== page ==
WEST OCEAN CITY — Legal posturing in the federal child sex solicitation case against a West Ocean City resident and business owner picked up steam this week with the defense attempting to suppress evidence collected from the defendant and statements he made in a post-arrest interview.
In March, the U.S. Attorney for the District of Maryland announced a federal grand jury had indicted David Edward Weatherholtz, 55, of West Ocean City, on charges of producing and possessing child pornography and attempting to entice minors to engage in sex. According to the six-count indictment, from 2008 to 2012, Weatherholtz, owner of the O.C. Jamboree in West Ocean City and also a music instructor, coerced a minor to engage in sex to produce images of child pornography.
The indictment further alleges from Dec. 3 to Dec. 16, 2014 Weatherholtz used electronic mail and text messaging to attempt to coerce minors to engage in sex. Also on Dec. 16, Weatherholtz was found in possession of a computer hard drive and laptop containing child pornography.
Weatherholtz was charged initially in Worcester County following his arrest last December, but he was indicted in U.S. District Court in late March by a federal grand jury. Just weeks into what will likely be a lengthy process, defense attorneys this week filed two separate motions attempting to suppress evidence collected leading up to and after his arrest in December.
The first motion filed this week seeks to suppress tangible evidence including the computers, laptops and cell phones Weatherholtz allegedly used to entice and coerce his victims. The motion asserts the search warrants used to obtain the various computers and phones were flawed, making anything that was collected after their execution illegal. Essentially, the motion asserts law enforcement officers posing as a 13-year-old boy constitutes entrapment, making the search warrants illegal.
“The search warrants issued in the case were authorized in violation of the Four Amendment because the affidavits underlying the warrants did not establish probable cause to believe a crime would be found at the location,” the motion reads. “In addition, the decision to seek the warrants was initiated by law enforcement posing as a minor. Accordingly, the warrants were tainted by the prior illegalities including but not limited to unlawful entrapment activities and the fruits of the unlawful law enforcement activities must be suppressed.”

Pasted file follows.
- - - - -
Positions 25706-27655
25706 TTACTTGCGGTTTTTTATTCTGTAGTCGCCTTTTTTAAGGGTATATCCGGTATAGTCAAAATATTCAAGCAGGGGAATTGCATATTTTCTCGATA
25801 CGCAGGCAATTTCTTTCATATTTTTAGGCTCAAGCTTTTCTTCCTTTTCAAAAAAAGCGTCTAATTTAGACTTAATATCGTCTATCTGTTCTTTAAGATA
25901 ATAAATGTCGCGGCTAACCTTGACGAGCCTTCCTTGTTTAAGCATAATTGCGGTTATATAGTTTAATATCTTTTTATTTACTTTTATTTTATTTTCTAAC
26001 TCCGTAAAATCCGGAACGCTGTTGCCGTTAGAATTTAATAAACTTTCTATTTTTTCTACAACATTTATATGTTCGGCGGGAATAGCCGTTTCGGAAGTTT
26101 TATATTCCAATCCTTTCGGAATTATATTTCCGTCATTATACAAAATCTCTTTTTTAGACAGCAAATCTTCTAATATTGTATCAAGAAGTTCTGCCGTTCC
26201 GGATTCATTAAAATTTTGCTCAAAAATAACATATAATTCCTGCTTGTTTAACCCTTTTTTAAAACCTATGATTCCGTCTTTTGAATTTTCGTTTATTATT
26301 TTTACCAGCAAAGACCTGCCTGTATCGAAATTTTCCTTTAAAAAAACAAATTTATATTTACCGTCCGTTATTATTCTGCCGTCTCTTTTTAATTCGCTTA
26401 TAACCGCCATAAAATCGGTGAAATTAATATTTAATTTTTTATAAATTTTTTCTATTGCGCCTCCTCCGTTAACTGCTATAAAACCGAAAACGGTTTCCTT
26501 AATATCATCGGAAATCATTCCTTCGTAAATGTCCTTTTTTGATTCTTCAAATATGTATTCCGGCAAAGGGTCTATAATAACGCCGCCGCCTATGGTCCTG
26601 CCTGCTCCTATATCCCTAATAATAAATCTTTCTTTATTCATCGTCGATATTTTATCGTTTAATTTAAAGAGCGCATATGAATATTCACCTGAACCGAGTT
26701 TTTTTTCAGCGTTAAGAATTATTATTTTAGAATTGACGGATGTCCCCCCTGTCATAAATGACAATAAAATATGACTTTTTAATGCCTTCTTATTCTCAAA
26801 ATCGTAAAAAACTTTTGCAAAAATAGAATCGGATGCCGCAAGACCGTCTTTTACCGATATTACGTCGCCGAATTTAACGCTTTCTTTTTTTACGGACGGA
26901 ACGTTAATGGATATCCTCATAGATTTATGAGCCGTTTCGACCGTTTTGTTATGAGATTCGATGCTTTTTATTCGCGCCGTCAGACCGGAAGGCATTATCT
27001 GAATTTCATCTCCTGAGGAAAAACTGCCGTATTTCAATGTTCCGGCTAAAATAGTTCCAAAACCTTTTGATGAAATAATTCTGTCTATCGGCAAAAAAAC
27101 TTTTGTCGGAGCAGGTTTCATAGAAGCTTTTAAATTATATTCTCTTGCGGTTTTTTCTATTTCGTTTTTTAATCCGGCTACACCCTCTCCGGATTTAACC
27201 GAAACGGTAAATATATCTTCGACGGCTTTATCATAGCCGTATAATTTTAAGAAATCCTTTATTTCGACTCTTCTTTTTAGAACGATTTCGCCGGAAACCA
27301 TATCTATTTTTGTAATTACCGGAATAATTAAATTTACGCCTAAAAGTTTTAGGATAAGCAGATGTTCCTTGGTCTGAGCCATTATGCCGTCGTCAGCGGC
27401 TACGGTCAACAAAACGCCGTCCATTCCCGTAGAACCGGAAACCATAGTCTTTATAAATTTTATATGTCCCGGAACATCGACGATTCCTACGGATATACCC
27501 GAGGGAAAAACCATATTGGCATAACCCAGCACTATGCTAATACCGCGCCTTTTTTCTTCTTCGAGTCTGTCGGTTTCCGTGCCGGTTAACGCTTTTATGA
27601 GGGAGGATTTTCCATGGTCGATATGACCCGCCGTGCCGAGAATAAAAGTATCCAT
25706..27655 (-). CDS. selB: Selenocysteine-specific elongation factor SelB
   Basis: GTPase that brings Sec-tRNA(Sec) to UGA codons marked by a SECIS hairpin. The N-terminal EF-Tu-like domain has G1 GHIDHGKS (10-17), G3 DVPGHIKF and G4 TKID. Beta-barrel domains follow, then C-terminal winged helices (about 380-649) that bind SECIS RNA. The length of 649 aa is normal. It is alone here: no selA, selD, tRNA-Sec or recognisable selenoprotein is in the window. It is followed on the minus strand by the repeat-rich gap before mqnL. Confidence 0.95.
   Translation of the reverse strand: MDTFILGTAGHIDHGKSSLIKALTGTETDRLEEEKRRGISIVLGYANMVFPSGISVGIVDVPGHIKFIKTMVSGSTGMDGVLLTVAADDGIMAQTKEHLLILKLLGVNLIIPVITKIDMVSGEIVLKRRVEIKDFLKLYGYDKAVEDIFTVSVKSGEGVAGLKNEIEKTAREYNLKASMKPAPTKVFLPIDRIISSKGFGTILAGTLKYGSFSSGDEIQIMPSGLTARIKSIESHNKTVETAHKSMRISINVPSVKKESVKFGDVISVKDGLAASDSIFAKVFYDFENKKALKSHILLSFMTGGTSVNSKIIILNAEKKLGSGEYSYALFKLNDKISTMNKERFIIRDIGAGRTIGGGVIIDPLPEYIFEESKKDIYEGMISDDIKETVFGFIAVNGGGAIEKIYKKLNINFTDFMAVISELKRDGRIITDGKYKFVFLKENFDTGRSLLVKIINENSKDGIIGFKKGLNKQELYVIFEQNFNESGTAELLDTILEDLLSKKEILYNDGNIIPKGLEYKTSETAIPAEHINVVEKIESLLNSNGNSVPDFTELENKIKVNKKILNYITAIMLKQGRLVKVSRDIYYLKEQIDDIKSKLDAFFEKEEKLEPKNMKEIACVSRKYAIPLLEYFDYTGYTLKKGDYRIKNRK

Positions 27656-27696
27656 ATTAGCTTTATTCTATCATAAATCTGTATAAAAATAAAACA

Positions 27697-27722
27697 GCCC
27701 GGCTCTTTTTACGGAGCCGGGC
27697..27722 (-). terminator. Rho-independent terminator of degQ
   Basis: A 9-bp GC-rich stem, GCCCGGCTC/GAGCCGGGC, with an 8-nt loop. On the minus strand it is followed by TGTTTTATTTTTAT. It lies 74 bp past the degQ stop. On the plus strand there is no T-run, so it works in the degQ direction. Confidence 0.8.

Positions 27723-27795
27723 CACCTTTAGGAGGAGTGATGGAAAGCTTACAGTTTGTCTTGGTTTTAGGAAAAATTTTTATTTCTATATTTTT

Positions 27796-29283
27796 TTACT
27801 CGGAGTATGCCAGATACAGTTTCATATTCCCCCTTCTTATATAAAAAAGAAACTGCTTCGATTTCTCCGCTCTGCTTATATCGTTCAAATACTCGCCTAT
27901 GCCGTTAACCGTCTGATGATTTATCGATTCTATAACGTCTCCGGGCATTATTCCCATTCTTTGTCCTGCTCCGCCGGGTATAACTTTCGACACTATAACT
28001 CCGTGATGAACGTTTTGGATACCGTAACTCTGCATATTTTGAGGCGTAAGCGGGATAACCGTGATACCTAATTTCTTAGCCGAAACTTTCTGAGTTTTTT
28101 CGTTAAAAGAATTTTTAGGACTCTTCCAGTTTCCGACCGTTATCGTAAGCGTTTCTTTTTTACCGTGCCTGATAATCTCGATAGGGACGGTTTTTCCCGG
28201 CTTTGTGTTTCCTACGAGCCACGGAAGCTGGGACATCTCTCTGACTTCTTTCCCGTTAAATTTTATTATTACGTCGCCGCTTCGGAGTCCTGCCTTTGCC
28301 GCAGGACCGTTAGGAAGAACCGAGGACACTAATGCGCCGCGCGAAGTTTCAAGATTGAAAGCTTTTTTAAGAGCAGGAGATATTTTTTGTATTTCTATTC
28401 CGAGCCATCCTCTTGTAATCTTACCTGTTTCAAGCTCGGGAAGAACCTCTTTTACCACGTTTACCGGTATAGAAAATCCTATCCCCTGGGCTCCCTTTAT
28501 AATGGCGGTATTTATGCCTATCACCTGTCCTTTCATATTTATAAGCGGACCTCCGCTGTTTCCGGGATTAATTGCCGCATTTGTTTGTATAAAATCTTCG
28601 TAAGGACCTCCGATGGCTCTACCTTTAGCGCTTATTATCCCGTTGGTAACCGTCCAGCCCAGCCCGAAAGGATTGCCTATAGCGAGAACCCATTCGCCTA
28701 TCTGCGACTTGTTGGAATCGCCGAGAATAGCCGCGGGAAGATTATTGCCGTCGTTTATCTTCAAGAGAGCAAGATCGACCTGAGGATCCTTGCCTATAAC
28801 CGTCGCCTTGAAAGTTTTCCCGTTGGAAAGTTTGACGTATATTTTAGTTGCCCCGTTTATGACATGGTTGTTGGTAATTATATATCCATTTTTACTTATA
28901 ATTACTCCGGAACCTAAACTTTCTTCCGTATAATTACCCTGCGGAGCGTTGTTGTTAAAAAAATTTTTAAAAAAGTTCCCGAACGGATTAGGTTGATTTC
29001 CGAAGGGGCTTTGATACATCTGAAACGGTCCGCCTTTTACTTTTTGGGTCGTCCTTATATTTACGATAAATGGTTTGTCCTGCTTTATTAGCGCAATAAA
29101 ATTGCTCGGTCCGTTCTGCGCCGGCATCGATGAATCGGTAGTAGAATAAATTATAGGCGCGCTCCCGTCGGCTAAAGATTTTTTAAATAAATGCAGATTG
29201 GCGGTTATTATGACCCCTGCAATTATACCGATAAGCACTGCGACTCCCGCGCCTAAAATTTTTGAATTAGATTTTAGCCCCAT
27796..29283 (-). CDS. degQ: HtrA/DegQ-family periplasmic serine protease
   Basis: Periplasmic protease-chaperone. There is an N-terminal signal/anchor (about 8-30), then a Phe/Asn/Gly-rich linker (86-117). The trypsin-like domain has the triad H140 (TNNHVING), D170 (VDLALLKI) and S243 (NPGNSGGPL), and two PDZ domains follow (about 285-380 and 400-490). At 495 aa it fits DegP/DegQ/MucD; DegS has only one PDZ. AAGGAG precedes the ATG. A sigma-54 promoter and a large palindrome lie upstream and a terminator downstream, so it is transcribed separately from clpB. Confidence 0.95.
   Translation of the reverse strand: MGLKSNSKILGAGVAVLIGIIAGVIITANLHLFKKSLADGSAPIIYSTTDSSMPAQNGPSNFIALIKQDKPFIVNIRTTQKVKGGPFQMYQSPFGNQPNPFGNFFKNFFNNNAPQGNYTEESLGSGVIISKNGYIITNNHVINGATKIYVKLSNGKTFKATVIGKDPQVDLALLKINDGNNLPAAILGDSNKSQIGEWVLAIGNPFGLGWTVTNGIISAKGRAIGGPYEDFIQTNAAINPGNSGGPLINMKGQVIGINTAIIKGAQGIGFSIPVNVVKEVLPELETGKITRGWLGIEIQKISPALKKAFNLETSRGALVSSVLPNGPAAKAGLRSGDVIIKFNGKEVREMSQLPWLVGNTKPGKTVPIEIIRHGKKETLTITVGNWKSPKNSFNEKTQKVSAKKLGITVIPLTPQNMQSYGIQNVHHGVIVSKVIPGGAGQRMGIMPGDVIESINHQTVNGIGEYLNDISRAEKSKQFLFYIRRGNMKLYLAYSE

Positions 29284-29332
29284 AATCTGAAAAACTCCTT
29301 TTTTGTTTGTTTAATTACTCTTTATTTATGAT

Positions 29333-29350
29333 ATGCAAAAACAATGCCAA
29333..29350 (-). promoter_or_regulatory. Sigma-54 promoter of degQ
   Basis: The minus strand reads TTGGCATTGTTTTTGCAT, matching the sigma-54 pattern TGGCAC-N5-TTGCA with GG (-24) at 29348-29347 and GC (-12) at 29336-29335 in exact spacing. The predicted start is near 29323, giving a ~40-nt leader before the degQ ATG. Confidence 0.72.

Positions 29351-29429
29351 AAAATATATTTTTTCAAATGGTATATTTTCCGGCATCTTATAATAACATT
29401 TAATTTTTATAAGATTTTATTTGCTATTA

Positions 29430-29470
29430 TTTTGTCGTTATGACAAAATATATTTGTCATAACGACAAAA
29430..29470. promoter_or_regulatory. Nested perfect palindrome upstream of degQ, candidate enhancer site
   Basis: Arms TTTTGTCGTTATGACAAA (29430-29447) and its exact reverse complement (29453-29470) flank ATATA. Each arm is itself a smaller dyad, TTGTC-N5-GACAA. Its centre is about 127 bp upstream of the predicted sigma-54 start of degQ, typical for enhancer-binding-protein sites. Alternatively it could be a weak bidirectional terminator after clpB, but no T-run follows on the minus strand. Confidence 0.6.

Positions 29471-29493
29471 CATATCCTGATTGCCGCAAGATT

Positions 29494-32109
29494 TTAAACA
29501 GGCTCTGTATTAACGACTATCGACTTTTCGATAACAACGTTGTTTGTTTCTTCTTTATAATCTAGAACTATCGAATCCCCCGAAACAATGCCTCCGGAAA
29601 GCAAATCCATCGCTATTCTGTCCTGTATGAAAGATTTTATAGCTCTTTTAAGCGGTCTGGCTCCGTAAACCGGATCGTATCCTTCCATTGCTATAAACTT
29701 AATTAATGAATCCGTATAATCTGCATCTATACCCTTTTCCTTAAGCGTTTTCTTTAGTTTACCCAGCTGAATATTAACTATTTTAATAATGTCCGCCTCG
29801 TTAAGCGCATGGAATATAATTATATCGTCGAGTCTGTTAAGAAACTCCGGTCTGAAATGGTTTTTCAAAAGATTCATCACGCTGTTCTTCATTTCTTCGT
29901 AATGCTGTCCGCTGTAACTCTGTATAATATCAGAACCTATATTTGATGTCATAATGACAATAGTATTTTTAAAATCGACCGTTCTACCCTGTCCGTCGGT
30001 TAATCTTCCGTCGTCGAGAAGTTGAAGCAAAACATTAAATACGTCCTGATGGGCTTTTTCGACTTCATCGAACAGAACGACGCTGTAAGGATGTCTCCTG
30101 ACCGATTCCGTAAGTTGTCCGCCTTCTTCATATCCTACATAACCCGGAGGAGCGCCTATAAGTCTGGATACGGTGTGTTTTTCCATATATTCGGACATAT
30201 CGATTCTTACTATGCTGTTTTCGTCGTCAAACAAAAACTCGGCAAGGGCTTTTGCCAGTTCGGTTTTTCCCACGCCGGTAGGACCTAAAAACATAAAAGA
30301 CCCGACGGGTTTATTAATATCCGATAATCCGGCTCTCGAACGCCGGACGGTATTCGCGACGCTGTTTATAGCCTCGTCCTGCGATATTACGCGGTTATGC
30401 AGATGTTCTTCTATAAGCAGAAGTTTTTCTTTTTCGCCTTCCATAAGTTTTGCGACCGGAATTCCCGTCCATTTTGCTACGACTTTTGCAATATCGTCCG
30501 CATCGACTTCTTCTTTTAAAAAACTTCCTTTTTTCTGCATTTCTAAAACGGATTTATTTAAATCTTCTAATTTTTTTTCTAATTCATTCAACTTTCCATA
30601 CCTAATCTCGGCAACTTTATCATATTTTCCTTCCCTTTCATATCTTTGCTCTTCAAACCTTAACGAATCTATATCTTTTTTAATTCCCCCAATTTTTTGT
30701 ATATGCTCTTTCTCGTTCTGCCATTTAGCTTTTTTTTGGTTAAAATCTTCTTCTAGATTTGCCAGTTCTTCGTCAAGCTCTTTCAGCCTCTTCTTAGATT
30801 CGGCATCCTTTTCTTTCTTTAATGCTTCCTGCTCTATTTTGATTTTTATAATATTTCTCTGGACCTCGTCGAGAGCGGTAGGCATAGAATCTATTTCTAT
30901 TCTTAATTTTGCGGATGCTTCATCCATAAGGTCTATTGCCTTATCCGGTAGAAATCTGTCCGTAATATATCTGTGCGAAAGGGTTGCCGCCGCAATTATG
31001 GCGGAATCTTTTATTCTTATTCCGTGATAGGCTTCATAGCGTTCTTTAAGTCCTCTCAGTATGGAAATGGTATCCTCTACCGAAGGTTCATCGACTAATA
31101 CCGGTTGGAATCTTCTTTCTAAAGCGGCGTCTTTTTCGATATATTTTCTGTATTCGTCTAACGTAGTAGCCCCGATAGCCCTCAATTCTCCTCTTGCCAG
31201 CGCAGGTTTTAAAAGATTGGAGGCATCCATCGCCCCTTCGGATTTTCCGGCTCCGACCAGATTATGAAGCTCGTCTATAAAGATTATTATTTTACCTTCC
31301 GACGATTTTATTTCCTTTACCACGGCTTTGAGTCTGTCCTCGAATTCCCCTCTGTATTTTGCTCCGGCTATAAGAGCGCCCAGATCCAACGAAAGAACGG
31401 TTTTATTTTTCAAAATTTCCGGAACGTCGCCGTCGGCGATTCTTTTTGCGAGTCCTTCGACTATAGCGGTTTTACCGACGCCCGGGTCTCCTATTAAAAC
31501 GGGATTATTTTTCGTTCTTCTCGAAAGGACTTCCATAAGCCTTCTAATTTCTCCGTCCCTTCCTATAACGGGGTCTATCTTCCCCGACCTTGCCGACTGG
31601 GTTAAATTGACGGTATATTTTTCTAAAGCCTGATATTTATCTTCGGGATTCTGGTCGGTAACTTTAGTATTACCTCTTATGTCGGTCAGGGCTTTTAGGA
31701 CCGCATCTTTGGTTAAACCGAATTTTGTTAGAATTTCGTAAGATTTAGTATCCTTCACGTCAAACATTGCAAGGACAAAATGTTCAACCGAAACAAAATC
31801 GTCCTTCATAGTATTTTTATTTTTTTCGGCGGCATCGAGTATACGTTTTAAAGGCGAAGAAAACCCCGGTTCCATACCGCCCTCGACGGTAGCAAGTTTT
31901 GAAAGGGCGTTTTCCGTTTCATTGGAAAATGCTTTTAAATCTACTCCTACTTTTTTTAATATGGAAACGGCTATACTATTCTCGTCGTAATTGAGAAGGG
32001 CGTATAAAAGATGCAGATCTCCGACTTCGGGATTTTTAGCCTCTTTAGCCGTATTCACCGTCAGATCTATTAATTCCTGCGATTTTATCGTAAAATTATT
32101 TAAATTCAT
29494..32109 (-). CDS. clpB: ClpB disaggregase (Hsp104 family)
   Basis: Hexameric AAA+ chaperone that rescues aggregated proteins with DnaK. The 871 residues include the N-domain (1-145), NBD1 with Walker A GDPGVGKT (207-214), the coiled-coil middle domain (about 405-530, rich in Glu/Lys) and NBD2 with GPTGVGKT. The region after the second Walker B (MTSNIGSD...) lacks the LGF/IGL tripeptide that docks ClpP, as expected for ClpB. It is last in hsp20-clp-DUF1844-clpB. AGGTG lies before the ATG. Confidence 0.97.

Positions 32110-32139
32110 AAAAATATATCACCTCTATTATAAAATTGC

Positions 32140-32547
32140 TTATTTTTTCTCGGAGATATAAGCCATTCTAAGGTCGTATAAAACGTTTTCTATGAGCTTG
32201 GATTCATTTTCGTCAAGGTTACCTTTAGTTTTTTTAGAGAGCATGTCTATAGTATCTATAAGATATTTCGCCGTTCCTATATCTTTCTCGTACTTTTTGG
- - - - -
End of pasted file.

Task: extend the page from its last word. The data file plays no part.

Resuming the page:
In a larger sense, the motion to suppress evidence collected from the various computers, hard drives and cell phones suggests the search warrants were flawed and unconstitutional.
“Moreover, the affidavit was so deficient that no objectively reasonable officer would have relied in good faith on the legality of the search warrant,” the motion reads. “Mr. Weatherholtz accordingly requests that this court issue a pre-trial ruling barring the government from admitting at trial in this case evidence obtained in violation of his rights under the Fourth Amendment.”
Last Dec. 3, Worcester County Bureau of Investigation (WCBI) detectives began an investigation into a suspected online child solicitation case in West Ocean City. WCBI detectives made contact with a suspect, later identified Weatherholtz. During the investigation, WCBI detectives identified themselves as a 13-year-old juvenile male. Over the course of the next two weeks, Weatherholtz allegedly engaged in sexually explicit conversations and made numerous references to other sexual encounters he had with underage boys. Weatherholtz made arrangements to meet the alleged juvenile and was taken into custody by WCBI detectives.
Following the arrest in December, another alleged victim came forward in January with information about an alleged incident several years ago. The victim told detectives when he was a juvenile several years ago Weatherholtz gave him music lessons and allegedly sexually assaulted him.
Following his arrest in December, Weatherholtz was interviewed by detectives and allegedly made statements that supported the case against him. However, defense attorneys asserted this week the statements were made under duress.
“The defendant moves for the suppression of the evidence on the grounds that the statement was potentially obtained in violation of the Fifth Amendment and Miranda,” the motion reads. “As a result of the constitutional violations alleged herein, the defendant requests that this court enter an order suppressing any and all statements obtained from the defendant on or about Dec. 16, 2014.”